The loudness, the smash-and-grab editing, the relentless pacing drive every idea from your head; for young audiences "Star Wars" is like getting a box of Cracker Jack which is all prizes. This is the writer-director George Lucas's own film, subject to no business interference, yet it's a film that's totally uninterested in anything that doesn't connect with the mass audience. There's no breather in the picture, no lyricism; the only attempt at beauty is in the double sunset. It's enjoyable on its own terms, but it's exhausting, too: like taking a pack of kids to the circus. An hour into it, children say that they're ready to see it all over again; that's because it's an assemblage of spare parts—it has no emotional grip. "Star Wars" may be the only movie in which the first time around the surprises are reassuring. (Going a second time would be like trying to read "Catch-22" twice.) Even if you've been entertained, you may feel cheated of some dimension—a sense of wonder, perhaps. It's an epic without a dream. But it's probably the absence of wonder that accounts for the film's special, huge success. The excitement of those who call it the film of the year goes way past nostalgia to the feeling that now is the time to return to childhood.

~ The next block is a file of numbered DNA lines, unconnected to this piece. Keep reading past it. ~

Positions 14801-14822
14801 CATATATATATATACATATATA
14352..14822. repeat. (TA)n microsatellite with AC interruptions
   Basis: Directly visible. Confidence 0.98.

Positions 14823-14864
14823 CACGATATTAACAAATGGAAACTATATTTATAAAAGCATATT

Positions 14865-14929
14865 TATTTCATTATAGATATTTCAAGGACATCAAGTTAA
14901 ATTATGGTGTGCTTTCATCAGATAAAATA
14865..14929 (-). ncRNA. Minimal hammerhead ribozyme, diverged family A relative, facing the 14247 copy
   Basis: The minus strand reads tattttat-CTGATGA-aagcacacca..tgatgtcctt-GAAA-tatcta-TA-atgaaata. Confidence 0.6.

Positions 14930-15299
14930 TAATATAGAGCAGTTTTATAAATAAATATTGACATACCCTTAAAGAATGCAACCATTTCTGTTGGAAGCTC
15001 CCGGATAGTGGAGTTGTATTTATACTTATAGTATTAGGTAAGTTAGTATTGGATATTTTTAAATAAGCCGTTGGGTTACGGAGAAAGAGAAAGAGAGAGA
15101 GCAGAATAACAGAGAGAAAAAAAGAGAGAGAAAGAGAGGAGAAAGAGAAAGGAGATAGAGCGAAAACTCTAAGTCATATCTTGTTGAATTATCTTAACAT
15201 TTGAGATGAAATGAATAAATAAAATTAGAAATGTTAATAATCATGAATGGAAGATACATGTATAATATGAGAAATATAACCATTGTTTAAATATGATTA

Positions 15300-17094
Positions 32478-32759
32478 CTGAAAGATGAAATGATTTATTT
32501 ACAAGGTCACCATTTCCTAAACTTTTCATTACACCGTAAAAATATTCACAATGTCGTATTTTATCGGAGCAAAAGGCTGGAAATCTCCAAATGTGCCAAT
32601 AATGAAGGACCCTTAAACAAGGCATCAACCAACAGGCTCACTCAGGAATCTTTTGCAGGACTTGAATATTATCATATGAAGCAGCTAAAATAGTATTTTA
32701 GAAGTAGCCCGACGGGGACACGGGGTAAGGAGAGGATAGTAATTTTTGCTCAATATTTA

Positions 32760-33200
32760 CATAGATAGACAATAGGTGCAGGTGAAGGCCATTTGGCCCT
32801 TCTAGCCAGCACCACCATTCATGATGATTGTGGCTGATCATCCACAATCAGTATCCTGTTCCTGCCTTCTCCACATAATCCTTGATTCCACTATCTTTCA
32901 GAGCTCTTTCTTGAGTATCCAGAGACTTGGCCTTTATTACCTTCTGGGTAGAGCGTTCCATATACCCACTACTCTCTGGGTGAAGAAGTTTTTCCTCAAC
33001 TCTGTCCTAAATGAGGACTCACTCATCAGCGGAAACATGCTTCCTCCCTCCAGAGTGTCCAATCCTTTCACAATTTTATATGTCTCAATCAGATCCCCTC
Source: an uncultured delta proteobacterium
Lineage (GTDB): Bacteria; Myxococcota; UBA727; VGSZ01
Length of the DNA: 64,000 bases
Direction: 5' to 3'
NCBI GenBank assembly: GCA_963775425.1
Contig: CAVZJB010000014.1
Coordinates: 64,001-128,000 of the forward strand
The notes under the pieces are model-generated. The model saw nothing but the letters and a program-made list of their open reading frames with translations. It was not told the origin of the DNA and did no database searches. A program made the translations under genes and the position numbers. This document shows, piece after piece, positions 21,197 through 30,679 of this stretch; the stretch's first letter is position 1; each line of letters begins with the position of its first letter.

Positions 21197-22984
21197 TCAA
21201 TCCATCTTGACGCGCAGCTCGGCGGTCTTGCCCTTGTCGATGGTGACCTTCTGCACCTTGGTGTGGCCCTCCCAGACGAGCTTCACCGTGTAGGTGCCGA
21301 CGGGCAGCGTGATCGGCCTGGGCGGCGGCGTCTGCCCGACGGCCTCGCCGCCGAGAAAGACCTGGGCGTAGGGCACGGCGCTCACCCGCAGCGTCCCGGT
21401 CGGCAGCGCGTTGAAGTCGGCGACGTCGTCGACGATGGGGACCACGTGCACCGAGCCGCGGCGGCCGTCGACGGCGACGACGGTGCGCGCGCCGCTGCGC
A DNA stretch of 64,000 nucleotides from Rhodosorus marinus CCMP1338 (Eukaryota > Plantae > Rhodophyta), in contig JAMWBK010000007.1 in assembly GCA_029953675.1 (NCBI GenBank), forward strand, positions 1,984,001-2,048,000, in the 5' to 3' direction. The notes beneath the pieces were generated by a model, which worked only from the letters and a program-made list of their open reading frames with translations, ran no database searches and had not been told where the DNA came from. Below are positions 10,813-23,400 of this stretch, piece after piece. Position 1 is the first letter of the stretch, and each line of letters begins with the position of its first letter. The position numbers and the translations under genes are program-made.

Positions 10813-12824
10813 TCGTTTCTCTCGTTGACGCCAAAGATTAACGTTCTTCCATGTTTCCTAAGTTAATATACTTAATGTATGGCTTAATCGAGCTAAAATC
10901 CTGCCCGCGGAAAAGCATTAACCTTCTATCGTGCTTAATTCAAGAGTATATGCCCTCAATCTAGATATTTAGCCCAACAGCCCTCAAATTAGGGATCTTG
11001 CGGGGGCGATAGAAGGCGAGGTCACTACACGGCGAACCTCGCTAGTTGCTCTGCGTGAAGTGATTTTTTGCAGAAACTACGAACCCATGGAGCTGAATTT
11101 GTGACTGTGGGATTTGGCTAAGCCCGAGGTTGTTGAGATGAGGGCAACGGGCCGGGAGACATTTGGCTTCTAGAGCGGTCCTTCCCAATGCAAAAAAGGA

Maybe the only real inspiration involved in "Star Wars" was to set its sci-fi galaxy in the pop-culture past, and to turn old-movie ineptness into conscious Pop Art. And maybe there's a touch of genius in keeping it so consistently what it is, even if this is the genius of the plodding. Lucas has got the tone of bad movies down pat: you never catch the actors deliberately acting badly, they just seem to be bad actors, on contract to Monogram or Republic, their klunky enthusiasm polished at the Ricky Nelson school of acting. In a gesture toward equality of the sexes, the high-school-cheerleader princess-in-distress talks tomboy-tough—Terry Moore with spunk. Is it because the picture is synthesized from the mythology of serials and old comic books that it didn't occur to anybody that she could get The Force? (p. 123)
Pauline Kael, "Contrasts," in The New Yorker (© 1977 by The New Yorker Magazine, Inc.), Vol. LIII, No. 32, September 26, 1977, pp. 123-28, 131-33.∗